I once visited...Anthony Powell, who actually wrote a novel called Books Do Furnish a Room. Indeed, they did so in his case. He lived deep in the English countryside, in Somerset, in an old stone manor on many green acres. We had tea in his sitting room, which had floor-to-ceiling shelves on every wall. There were first editions by his good friend Evelyn Waugh, and countless volumes culled from his decades as a reviewer. "I can't give a book up, if it's a book that meant something to me," he said. "I always imagine I'll go back to it one day. I rarely do, but the intention is there, and I get a warm feeling among my books." I wished I could have spent days wandering in that house, as he had books in nearly every room.
From an article by Jay Parini entitled: Other People's Books.
I have given up a number of books that I thought I never would, because I was sure I'd read them one day, but I understand Powell's feeling. Having read a book you have a link with it that won't go away - even the awful books that you know were badly written and which you only read because you had to review them or because someone else thought they were wonderful. And so you keep them, thinking that one day you'll need to look something up in them, or check the title, or make a note to read something else by the same author.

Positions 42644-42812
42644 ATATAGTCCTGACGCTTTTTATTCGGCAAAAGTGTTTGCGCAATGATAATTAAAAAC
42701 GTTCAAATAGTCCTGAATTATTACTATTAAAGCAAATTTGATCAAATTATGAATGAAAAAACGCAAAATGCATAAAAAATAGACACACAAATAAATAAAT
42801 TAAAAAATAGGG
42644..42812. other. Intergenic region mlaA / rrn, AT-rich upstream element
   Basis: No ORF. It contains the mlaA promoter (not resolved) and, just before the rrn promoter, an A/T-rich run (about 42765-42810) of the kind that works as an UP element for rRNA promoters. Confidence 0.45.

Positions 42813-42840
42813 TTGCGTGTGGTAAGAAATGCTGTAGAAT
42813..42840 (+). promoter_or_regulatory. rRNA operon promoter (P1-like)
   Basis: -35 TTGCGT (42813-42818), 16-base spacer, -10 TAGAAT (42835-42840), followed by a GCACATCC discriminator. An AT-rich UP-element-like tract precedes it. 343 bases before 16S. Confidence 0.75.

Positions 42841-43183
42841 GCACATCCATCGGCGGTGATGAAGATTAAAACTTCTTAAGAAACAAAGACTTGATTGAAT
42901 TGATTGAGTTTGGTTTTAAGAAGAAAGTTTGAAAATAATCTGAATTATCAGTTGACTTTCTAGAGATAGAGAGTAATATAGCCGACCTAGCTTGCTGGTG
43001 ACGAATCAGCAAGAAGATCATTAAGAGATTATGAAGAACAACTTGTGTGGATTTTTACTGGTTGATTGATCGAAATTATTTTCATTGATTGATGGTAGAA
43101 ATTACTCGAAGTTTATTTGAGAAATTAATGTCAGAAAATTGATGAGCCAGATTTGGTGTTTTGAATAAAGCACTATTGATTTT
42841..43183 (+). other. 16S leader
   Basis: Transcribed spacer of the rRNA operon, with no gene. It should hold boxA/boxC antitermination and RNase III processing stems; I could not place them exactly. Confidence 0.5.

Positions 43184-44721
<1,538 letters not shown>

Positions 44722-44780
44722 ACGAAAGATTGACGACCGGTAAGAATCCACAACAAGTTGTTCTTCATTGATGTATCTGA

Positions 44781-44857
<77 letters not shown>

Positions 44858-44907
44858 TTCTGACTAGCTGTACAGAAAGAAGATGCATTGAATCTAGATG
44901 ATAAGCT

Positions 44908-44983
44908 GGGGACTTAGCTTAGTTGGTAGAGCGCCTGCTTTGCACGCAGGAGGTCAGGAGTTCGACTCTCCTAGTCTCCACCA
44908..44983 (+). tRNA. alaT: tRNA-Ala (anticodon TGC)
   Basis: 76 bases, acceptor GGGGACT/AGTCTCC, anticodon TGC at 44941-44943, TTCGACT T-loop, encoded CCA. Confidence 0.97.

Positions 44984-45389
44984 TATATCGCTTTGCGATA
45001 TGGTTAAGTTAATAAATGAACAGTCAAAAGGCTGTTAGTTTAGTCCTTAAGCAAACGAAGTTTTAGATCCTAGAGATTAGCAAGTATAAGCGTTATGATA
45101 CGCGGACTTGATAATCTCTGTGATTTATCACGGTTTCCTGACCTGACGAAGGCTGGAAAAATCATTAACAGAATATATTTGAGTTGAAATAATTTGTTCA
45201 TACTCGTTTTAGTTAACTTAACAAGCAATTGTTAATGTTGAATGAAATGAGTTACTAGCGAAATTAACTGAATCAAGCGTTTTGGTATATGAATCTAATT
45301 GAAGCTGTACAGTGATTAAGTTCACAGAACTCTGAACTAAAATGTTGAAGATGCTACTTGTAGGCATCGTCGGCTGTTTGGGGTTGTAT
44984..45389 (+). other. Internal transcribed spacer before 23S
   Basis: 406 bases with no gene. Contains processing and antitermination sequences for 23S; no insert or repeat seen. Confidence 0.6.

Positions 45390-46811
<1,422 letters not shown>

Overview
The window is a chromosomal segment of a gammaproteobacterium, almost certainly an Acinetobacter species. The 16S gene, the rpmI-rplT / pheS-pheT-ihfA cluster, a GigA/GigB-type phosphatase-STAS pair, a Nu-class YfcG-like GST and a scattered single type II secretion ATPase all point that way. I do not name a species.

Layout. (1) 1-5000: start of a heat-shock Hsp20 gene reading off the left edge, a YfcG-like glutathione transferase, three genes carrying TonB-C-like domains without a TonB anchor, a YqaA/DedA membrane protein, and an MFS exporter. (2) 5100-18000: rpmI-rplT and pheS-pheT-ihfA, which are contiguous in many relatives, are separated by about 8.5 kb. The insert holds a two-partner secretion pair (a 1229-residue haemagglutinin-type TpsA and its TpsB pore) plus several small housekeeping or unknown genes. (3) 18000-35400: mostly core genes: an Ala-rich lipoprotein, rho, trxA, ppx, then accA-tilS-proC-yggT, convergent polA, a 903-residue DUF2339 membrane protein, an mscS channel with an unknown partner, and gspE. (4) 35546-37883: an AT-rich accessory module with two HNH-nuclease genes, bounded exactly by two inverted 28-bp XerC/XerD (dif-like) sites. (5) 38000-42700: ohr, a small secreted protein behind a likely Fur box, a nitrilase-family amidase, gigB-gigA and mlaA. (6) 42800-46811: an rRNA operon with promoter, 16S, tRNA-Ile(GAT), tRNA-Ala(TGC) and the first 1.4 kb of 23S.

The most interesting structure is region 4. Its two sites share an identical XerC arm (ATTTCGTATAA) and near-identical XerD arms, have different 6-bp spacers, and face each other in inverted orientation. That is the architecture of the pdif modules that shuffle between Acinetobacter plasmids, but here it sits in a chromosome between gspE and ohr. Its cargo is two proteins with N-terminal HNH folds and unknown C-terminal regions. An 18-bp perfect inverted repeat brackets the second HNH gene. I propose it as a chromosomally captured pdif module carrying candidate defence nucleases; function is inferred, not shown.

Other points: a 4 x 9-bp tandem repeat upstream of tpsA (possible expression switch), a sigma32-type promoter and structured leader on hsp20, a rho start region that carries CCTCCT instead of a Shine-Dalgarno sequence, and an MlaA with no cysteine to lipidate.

I have a great deal of trouble not buying copies of many of the books I borrow from the library. Having established the link with them, I want them to stay close at hand, not be on the shelves at the library where someone else might take them out just when I need them.